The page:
Cultural and culinary adventures in Kristiansund
Famous for both clipfish (dried and salted cod) and opera, the small town of Kristiansund next to the Atlantic Ocean at the top of Fjord Norway is spread across four main islands with a central harbour. Ships of up to 300 metres can berth at two cruise quays in the town centre and within easy reach of attractions, restaurants, cafes and shops. Pre-pandemic, the port received 20-30 calls annually but is set to break records in 2022, with 36 calls scheduled by the end of the season. Although it does occasionally host ships with 4,000 guests, the port typically has one ship with up to 2,500 passengers in one day, so they can explore the town’s attractions without the crowds.
Popular excursions include the Kristiansund Opera house, the 1950s-style Patrick Volckmar café and coffee roaster, The Norwegian Clipfish (Bacalhau) Museum on Goma island, Mellemværftet Shipbuilding museum, Varden viewing tower, Kirkelandet church, Kvernes stave church, the island of Innlandet, Averøya island (reached via an undersea tunnel), and eco experiences at Tingvoll Eco Park. Cruise visitors can also join a RIB adventure in the Atlantic, take a seal safari, go diving, or board a boat tour in Kristiansund harbour or to the island of Grip on the historic Sundbåten vessel, which transported locals between the islands since 1876.
The main attraction is the Atlantic Ocean Road, named as one of the world’s most scenic drives and voted as the Norwegian Engineering Feat of the Century in 2005. Stretching from Kristiansund to Bud, the road includes eight bridges spanning a series of small islands and islets, and offers a series of designated viewing spots, such as the suspended walkway at Eldhusøya.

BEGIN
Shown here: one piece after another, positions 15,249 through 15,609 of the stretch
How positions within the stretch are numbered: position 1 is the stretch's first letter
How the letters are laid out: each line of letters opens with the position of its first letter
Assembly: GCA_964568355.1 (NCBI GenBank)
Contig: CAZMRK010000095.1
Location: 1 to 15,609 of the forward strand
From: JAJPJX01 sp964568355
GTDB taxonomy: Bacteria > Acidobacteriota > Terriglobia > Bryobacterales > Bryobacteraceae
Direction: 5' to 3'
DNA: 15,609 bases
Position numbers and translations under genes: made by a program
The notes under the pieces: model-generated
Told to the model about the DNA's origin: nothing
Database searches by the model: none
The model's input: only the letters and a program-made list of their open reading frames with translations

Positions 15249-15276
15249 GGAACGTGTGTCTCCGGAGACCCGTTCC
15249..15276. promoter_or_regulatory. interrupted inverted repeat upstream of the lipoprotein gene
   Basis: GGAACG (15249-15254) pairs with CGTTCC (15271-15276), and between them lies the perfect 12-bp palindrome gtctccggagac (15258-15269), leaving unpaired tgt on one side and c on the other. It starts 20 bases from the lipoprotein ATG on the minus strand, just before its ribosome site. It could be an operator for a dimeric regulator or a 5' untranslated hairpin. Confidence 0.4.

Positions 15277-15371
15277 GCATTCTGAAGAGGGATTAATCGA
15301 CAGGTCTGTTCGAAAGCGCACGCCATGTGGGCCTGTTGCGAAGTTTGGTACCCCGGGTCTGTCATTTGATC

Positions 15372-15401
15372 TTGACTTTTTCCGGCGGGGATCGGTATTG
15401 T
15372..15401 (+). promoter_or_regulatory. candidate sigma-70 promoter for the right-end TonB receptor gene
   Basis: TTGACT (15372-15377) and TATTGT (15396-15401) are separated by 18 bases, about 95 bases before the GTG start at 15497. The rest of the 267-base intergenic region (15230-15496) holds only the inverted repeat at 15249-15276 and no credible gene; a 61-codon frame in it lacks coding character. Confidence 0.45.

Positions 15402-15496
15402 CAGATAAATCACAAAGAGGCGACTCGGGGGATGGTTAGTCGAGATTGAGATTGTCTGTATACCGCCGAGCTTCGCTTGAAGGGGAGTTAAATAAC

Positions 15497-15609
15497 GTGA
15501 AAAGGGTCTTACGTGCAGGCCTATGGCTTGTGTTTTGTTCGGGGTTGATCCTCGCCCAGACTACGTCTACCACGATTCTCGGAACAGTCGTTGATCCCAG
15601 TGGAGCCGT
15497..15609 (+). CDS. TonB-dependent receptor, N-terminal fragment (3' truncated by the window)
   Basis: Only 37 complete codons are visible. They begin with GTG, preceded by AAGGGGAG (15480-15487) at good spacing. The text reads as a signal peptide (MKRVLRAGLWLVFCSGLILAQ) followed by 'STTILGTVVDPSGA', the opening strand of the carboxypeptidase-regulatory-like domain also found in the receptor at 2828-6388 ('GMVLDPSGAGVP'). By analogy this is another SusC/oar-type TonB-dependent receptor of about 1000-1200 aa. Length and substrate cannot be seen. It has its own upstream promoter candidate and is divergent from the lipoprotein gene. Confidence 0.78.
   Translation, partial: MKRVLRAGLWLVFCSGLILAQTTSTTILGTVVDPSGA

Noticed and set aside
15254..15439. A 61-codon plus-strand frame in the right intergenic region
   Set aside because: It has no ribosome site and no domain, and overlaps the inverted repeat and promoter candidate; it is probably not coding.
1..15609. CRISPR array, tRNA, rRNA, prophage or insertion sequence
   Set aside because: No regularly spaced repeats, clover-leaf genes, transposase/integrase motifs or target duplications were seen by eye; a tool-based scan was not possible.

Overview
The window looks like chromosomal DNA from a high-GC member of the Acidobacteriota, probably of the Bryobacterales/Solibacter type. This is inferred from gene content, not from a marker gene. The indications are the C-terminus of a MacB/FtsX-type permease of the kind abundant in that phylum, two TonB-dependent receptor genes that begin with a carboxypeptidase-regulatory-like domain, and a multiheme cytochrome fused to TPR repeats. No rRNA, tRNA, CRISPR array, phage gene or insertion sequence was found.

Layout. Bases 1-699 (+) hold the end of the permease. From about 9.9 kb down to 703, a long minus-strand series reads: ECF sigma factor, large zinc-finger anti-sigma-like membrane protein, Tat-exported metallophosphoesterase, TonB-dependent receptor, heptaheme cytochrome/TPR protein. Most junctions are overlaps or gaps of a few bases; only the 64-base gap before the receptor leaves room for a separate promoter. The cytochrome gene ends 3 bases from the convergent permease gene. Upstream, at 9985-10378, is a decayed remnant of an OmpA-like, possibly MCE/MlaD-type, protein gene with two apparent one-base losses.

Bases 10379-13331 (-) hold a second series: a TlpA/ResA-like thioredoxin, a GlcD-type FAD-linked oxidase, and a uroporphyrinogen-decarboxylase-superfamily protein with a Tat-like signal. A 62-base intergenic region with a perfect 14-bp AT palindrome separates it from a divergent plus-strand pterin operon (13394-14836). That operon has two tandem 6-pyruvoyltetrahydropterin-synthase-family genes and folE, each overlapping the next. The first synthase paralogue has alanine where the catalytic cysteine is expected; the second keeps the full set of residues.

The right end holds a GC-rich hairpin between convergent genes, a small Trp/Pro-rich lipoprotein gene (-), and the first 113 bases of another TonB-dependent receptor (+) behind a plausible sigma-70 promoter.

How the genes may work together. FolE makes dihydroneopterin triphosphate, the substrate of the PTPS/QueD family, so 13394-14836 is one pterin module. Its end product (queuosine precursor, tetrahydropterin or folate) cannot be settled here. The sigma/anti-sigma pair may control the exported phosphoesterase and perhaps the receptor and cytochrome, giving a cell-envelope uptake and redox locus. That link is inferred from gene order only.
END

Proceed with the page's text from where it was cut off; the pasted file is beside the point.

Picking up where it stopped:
Mold, Åndalsnes and Ersfjord – one region, three unique ports
The Atlantic Ocean Road is also easily reachable from the Port of Molde, one of three cruise destinations on Romsdalsfjord (the others being Åndalsnes and Ersfjord). Cruise ships can berth at the 300-metre-long Storkaia Quay in the town centre or the nearby 130-metre-long Moldegård Quay. Almost 80 cruise calls are expected in 2023.
Molde’s attractions include the Bergtatt Marble Caves, Romsdal Museum, Molde Cathedral, Bud fishing village, Hjertøya island, and Varden viewpoint, where cruise guests can see the 222 peaks of the Molde Panorama. Adventurous guests can scale the Rørsethornet mountain, join a RIB safari in the coastal waters of Hustadvika, try stand-up paddleboarding in Moldefjord, hike to the limestone caves of Trollkirka (the Troll Church), or take a Viking ship to Håholmen Island.
The nearby Port of Åndalsnes welcomes vessels up to 330 metres at Tindekaia Quay, which expects to host around 60 cruise calls in 2023. Visitors can walk to the town centre and attractions like the Rauma Railway, the Norwegian Mountaineering Centre and Romsdalen Gondola, which takes passengers to the top of Mount Nesaksla. While in Åndalsnes, cruise lines can also take guests to Romsdalsstigen Via Ferrata, Trollstigen Road, Trollstigen Gjestegård cafe, Trollveggen Visitor Centre, Gudbrandsjuvet ravine and Trollveggen, the highest vertical mountain in Northern Europe. And to learn more about Norway’s farming traditions and sample or cook local foods, guests can head to either Bøstølen Summer Farm or Woldstad Gaard farm.
Smaller cruise ships and luxury yachts can sail down the narrow Landsfjorden to discover the village of Ersfjord, where guests can tour the old wooden settlement of Nauste or take a ferry to Mardalsfossen waterfall and Eikesdal village.
Ålesund – the adventure capital of the fjords
The art nouveau town of Ålesund has a cruise terminal in its centre, close to shops, galleries, cafes and museums that showcase the art, culture, history and nature of the region.
Ålesund Cruise Network works with 40 local firms to create memorable and sustainable experiences for cruise guests, including sightseeing on Hjørundfjord, the Bytoget city train, feeding fish at Atlanterhavsparken aquarium, the island of Giske, Fjellstua Ålesund on Mount Aksla, bicycle tours, and kayaking or paddleboarding in Brosundet canal. Visitors can join a guide to hear local folk tales and follow in the footsteps of Chieftain Rollo, who lived in Sunnmøre, or immerse themselves in local cultural by attending one of Ålesund’s many festivals throughout the year.